A Third Member of the Cincinnati City Council Is Charged With Corruption

November 20, 2020 

For Cincinnati, it's been a one-two-three punch.

The first blow came in February when Tamaya Dennard, the president pro tem of the Cincinnati City Council, was arrested and charged with accepting $15,000 in bribes in exchange for a vote on the Council. She pleaded guilty in June and faces up to 20 years in prison when she is sentenced in federal court next week.

The second landed last week when Jeffrey Pastor, another member of the City Council, was charged with taking $55,000 in bribes in return for promising to help city development projects, including the redevelopment of a downtown building. Mr. Pastor has pleaded not guilty and has resisted calls to step down.

Then, on Thursday, Alexander Sittenfeld became the third member of the City Council charged with corruption when he was arrested at home and charged with taking $40,000 in bribes while promising to "deliver the votes" for the same downtown development project that Mr. Pastor was involved in, federal prosecutors said.

The charges against a third member of the nine-person Council stunned local political leaders and reinforced what federal prosecutors have called a "culture of corruption" that has undermined trust in City Hall.

"The citizens of Cincinnati have to be wondering right now: How can that trust be restored when one-third of City Council has been arrested this year for bribery and extortion and honest services cases?" Chris Hoffman, the special agent in charge of the F.B.I.'s Cincinnati field office, said at a news conference on Thursday.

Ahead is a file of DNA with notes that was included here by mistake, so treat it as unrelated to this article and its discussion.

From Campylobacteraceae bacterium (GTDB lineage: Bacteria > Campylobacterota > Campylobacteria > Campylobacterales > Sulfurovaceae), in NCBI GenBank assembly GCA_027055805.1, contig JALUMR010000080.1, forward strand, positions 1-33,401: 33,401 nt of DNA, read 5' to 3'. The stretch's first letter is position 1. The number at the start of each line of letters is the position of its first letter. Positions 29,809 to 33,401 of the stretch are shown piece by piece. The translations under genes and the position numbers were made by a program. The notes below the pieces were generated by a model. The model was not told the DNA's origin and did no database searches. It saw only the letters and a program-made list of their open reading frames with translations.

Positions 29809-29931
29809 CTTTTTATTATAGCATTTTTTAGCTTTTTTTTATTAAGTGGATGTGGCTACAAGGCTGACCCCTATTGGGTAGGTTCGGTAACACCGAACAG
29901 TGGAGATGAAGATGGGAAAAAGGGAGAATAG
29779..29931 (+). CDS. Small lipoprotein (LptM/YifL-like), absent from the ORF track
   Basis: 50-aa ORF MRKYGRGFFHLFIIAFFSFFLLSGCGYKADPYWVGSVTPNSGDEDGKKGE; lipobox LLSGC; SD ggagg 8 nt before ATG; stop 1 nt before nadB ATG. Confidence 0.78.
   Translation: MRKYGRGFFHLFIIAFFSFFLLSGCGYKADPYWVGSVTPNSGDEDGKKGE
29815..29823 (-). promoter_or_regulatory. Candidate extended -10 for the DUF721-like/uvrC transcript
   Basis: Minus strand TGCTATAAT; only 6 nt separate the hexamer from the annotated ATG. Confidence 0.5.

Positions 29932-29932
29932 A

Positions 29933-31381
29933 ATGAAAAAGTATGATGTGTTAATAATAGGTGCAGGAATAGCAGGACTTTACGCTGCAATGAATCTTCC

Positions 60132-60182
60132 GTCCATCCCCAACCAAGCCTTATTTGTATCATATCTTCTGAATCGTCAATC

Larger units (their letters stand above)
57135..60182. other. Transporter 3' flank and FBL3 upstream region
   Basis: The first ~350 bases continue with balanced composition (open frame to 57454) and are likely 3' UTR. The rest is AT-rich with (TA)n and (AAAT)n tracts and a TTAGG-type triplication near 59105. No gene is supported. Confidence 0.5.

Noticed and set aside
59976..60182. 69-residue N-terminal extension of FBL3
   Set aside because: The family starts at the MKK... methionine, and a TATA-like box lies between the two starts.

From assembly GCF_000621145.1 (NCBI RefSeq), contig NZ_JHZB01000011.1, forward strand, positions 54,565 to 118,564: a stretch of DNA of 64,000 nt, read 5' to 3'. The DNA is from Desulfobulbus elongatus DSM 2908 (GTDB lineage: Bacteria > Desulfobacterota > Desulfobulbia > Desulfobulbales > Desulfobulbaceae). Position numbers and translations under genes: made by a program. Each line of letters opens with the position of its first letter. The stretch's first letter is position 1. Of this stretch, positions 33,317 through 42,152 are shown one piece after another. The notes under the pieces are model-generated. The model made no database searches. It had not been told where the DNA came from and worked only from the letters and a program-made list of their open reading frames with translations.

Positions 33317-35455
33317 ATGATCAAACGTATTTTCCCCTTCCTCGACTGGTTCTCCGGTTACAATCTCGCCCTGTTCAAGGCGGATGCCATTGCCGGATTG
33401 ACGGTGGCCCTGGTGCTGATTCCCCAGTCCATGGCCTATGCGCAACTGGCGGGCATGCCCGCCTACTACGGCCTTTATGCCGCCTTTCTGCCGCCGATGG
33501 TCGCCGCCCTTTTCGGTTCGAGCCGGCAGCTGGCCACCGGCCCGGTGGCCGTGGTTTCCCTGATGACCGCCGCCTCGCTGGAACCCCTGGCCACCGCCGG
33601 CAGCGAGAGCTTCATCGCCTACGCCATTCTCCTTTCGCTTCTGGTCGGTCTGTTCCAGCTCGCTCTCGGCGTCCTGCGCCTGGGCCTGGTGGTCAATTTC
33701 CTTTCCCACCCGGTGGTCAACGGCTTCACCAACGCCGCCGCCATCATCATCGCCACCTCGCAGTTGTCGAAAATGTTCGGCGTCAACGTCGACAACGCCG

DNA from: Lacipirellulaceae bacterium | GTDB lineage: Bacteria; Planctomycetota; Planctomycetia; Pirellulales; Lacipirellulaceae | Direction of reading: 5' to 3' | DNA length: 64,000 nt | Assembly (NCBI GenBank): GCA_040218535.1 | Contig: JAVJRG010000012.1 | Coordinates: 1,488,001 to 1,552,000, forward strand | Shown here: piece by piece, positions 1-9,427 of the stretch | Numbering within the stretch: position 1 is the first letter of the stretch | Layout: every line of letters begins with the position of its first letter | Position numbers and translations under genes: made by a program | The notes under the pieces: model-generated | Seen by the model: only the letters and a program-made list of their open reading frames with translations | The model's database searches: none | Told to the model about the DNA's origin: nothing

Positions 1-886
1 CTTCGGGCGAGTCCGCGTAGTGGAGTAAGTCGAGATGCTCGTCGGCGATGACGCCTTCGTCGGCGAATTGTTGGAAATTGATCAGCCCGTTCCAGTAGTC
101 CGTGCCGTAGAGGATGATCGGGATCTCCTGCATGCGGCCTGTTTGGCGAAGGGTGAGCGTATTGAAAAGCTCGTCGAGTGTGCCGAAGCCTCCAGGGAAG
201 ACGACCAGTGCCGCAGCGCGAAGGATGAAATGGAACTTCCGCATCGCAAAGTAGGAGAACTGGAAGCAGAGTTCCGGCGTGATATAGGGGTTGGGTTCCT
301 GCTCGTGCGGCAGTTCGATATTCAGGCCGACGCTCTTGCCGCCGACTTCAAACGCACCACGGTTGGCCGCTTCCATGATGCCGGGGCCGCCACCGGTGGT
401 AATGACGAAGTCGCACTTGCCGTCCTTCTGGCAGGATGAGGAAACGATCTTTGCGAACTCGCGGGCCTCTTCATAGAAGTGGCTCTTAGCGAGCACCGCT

The charges against Mr. Sittenfeld immediately upended Cincinnati's political pecking order.

A Democrat who is known as P.G., Mr. Sittenfeld lost to former Gov. Ted Strickland in the 2016 Democratic primary for U.S. Senate, but was considered a promising candidate for mayor next year. A graduate of Princeton University who was awarded a Marshall Scholarship to attend graduate school at Oxford University, he was first elected to the City Council in 2011 and was Cincinnati's top vote-getter in the two most recent citywide elections, according to his Council biography.

"He was the bright young boy wonder of Cincinnati city politics with the Ivy League pedigree and the old money family," said David Niven, an associate professor of political science at the University of Cincinnati. "This was not a local pol who everyone expected was mixed up in the seedier side of politics."

Prosectors said Mr. Sittenfeld had accepted six checks totaling $40,000 from federal agents posing as real estate investors and had stashed the money in a political action committee that he secretly controlled.

According to a six-count indictment, Mr. Sittenfeld accepted the bribe money in 2018 and 2019, while promising to "deliver the votes" and perform other official acts for the downtown development project, which needed City Council approval.